It all depends on what you want to use it for.
RabbitMQ is the recommended solution, it is widely deployed, tested and supports all features.
With optimized configuration you can process up to 15000 persistent tasks/s with a single process. RabbitMQ also comes with management and monitoring solutions (full disclosure: I work with the RabbitMQ team at VMware, and I'm the Celery project lead).
Redis is also a popular option, it supports almost all features, but it is not very durable in its default configuration, if the Redis server is abruptly terminated you may at worst lose minutes of data (http://redis.io/topics/persistence). Even with append-only mode there is a chance of data loss if the celeryd instance is abruptly killed: this is because Redis does not support message acknowledgements. We are working on a patch to emulate this, but that will impact performance quite a lot (in the mean-time you should set CELERYD_PREFETCH_MULTIPLIER=1 to minimize the impact of such a data loss scenario).
The database backends were originally made for testing purposes only, but they are used in production nonetheless. The database backends also does not support events and broadcast, so the Celery monitor and remote control commands (celeryctl) will not work.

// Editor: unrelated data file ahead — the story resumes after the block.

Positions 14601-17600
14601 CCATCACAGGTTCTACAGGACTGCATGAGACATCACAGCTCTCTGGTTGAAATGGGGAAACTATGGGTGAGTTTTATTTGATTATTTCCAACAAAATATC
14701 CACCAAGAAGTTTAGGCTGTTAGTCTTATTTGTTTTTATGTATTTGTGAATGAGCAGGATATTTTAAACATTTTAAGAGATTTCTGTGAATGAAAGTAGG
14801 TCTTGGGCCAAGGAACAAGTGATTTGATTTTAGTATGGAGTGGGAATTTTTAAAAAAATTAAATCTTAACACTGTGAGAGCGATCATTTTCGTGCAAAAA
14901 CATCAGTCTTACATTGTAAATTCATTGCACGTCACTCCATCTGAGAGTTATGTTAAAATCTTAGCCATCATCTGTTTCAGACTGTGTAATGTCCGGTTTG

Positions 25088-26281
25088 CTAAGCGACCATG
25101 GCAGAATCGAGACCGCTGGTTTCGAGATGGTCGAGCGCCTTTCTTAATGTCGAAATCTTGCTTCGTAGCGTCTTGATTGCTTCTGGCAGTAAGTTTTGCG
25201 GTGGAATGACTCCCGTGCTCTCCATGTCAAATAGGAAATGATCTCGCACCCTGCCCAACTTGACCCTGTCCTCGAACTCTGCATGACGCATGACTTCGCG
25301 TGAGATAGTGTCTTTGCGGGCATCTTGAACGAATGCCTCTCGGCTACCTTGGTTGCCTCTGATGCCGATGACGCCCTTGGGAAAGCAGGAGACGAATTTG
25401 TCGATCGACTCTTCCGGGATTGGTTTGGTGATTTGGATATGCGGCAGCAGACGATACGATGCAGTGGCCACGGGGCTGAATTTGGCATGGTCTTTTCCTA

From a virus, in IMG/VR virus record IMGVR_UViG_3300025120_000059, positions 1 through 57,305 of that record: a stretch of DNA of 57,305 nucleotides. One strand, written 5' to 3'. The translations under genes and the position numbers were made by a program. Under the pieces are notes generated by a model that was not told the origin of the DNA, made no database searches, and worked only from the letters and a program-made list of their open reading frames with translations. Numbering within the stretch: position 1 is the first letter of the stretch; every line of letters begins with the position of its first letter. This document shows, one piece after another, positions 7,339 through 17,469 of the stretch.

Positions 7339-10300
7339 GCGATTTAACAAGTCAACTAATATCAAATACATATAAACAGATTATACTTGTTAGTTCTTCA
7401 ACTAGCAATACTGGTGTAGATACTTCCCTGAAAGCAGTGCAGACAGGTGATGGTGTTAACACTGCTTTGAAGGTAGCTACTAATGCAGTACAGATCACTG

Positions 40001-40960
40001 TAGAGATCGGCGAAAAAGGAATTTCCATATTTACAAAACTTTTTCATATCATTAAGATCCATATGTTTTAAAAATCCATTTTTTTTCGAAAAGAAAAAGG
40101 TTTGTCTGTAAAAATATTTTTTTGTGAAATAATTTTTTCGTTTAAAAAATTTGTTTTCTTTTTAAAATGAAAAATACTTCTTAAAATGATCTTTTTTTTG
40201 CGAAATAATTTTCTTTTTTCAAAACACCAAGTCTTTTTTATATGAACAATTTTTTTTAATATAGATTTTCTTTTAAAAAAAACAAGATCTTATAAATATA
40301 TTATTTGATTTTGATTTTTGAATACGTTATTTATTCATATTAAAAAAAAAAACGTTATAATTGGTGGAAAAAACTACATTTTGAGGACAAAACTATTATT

It may work well enough for small deployments, but if you ever have the need to add more celeryd instances you should pick another option. Sadly, databases are not usually suited for this kind of work (though postgres 9 comes with new features that makes it "more suitable", that we may eventually support).
MongoDB I have not had much experience with myself, but I know the Celery backend is being used and is actively maintained (it just recently gained support for monitoring and remote control support). I imagine, though, that it has the same durability problems as mention above with Redis.
In addition there is support for using Amazon SQS, Beanstalk, CouchDB. These backends
do not support monitoring and remote control commands.
In short; If not losing tasks is crucial, you should be using RabbitMQ.
The database backend is OK with low task volumes and one or maybe two celeryd instances.